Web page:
Sen. Joseph Lieberman, D-Conn., said this afternoon that a framework for a climate bill that he, Senate Foreign Relations Chairman John Kerry and Sen. Lindsey Graham, R-S.C., are trying to put together before December's international climate talks in Copenhagen should include a Finance Committee-approved plan to allocate emission credits to businesses.
"The framework won't be whole without that," Lieberman told reporters after he, Kerry and others held a bipartisan meeting about the Copenhagen talks with U.N. Secretary General Ban Ki-moon.
"That's the ideal," Lieberman said. "But when we spoke to [Finance Chairman] Max [Baucus] today, it was clear that he thought it was going to be just plain hard to get the time to do that but he promised us he'd try."
Kerry told reporters that Baucus has not made a decision yet on holding a markup this year and "made it very clear that he's going to try to expedite this."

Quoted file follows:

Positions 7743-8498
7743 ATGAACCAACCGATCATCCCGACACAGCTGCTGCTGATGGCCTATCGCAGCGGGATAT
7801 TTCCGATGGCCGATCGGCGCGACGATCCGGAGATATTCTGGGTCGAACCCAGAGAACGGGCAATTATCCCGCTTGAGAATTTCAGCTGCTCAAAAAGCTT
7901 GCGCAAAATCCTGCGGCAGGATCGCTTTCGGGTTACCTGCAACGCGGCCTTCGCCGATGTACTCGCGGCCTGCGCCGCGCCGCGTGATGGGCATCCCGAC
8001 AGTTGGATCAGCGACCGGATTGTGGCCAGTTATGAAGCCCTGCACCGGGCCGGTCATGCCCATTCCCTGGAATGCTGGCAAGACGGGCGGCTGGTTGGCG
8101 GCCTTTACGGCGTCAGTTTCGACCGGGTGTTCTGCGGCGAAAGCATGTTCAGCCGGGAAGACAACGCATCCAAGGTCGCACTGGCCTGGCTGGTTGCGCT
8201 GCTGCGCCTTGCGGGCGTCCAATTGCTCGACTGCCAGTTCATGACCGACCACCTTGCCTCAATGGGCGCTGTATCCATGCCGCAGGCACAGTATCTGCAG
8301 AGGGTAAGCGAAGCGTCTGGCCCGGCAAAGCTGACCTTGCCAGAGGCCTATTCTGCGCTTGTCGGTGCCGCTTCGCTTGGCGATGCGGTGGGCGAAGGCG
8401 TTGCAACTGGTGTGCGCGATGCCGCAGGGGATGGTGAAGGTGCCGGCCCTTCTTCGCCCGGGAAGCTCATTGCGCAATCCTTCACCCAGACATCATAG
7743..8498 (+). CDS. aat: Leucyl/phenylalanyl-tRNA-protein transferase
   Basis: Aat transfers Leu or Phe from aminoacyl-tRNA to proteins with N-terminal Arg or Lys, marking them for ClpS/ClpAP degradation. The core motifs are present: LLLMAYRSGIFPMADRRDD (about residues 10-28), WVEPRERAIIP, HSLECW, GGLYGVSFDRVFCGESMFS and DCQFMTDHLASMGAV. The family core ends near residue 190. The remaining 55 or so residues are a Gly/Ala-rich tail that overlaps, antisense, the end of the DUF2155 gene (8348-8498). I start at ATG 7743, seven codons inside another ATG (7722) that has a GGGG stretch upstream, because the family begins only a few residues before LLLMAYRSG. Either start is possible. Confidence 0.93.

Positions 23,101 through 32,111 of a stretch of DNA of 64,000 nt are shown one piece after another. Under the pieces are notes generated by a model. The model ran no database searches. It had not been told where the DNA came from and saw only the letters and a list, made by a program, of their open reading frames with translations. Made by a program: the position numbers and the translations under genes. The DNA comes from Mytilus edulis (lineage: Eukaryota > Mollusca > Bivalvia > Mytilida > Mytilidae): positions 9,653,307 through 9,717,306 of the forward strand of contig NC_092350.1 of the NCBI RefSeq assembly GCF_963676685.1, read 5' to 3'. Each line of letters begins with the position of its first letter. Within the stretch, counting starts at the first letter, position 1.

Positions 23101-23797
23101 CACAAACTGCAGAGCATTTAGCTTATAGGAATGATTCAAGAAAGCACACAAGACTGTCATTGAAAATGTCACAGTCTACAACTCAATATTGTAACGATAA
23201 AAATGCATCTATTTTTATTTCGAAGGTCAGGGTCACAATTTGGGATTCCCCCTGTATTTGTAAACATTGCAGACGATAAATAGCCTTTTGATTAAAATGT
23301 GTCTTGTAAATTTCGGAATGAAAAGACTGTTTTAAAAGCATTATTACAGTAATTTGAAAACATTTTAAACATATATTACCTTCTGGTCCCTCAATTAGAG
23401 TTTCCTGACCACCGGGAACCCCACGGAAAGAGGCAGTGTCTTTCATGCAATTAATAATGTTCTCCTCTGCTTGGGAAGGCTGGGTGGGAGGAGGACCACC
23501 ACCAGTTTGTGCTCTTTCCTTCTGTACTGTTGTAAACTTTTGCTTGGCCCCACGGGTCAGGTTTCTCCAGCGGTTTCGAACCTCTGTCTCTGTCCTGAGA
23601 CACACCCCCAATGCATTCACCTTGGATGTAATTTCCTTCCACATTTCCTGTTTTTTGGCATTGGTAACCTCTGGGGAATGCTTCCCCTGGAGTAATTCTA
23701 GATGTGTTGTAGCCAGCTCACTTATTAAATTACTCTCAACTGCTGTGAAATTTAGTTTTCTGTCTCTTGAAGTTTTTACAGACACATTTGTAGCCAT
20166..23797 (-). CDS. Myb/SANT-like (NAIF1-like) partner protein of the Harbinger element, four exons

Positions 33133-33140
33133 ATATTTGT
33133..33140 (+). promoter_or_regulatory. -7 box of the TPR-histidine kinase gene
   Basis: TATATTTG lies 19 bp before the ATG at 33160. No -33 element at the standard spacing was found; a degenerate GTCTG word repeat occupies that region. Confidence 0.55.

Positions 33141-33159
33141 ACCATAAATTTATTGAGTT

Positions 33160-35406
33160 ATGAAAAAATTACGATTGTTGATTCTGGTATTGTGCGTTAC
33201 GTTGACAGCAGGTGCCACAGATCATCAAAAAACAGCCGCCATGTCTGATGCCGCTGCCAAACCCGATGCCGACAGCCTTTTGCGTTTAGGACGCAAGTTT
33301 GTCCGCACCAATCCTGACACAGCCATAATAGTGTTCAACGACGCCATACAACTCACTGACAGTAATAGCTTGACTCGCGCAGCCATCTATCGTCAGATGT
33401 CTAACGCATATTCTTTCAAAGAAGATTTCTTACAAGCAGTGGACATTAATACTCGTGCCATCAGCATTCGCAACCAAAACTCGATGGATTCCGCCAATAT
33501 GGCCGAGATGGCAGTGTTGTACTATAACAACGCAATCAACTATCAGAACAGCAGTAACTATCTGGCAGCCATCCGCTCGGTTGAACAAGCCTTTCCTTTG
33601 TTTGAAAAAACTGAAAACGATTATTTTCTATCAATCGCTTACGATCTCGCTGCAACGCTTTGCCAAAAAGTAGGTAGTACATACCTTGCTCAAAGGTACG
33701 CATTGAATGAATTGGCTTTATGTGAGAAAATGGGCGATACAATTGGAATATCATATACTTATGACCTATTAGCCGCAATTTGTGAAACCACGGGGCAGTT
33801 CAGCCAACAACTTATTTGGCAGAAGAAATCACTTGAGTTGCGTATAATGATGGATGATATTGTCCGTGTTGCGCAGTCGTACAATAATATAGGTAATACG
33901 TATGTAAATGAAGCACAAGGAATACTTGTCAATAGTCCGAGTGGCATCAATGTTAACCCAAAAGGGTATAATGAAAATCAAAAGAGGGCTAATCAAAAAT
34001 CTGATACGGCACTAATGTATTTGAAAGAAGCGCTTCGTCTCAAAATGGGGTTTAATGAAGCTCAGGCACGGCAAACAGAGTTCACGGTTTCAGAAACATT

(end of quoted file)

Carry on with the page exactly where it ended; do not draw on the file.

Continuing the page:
Senate Foreign Relations ranking member Richard Lugar -- who along with Ohio Sen. George Voinovich were the Republicans at the meeting with Ban -- afterward stressed high unemployment and the recession and suggested he would be a tough sell on a bill.
"I don't see any climate legislation on the table here now that I would support, so you'd really have to start from scratch again," he said.
Ban afterwards said he left the meeting with an understanding that, "There is great support in the Senate for action on climate change." He said that is needed to reach an international agreement, adding that he hopes the Senate acts on a climate bill "as soon as possible."
Ban said talks will need to continue after Copenhagen before an international climate treaty is finished, ideally early next year, and could then be sent to the Senate for ratification.
"We don't expect Copenhagen to be the final say," he said. U.S. leadership, he said, "is crucial at this time." President Obama is travelling to China this month to talk about how the two countries can work together to address climate change.